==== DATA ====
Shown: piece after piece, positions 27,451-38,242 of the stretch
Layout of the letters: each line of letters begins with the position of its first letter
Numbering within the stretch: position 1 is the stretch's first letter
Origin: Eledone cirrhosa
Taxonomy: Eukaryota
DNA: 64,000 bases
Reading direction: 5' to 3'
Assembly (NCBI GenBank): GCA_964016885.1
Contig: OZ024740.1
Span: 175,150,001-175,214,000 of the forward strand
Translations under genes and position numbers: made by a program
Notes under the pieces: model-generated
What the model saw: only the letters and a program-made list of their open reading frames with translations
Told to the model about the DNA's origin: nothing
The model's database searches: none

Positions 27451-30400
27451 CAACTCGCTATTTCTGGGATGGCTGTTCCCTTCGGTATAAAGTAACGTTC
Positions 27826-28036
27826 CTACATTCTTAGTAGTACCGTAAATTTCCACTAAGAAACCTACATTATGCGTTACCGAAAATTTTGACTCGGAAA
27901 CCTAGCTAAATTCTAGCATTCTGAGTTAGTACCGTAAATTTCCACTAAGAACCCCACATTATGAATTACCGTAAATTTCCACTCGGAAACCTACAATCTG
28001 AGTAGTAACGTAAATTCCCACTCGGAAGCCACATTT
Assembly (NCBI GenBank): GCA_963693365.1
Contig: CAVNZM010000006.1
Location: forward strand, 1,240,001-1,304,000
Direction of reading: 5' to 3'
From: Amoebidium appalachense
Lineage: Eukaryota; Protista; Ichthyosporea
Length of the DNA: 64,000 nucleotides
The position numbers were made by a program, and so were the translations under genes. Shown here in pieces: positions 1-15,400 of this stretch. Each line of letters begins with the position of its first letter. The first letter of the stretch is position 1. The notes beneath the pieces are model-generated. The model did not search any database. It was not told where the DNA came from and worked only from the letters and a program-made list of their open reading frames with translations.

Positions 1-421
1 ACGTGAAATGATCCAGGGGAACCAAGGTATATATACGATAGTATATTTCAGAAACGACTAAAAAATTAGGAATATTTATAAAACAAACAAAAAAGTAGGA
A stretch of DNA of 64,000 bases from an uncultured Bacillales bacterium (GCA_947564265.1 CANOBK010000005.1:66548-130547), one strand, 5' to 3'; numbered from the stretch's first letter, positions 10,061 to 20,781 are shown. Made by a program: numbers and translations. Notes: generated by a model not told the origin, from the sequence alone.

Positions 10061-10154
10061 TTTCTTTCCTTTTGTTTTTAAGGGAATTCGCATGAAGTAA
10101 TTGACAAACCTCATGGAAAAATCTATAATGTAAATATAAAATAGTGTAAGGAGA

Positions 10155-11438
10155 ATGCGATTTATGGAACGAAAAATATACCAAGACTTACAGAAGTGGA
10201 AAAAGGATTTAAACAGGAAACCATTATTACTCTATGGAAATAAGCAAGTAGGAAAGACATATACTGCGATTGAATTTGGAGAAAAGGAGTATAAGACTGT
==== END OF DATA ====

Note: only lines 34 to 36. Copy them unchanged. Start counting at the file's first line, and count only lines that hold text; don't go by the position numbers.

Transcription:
10061 TTTCTTTCCTTTTGTTTTTAAGGGAATTCGCATGAAGTAA
10101 TTGACAAACCTCATGGAAAAATCTATAATGTAAATATAAAATAGTGTAAGGAGA

Positions 10155-11438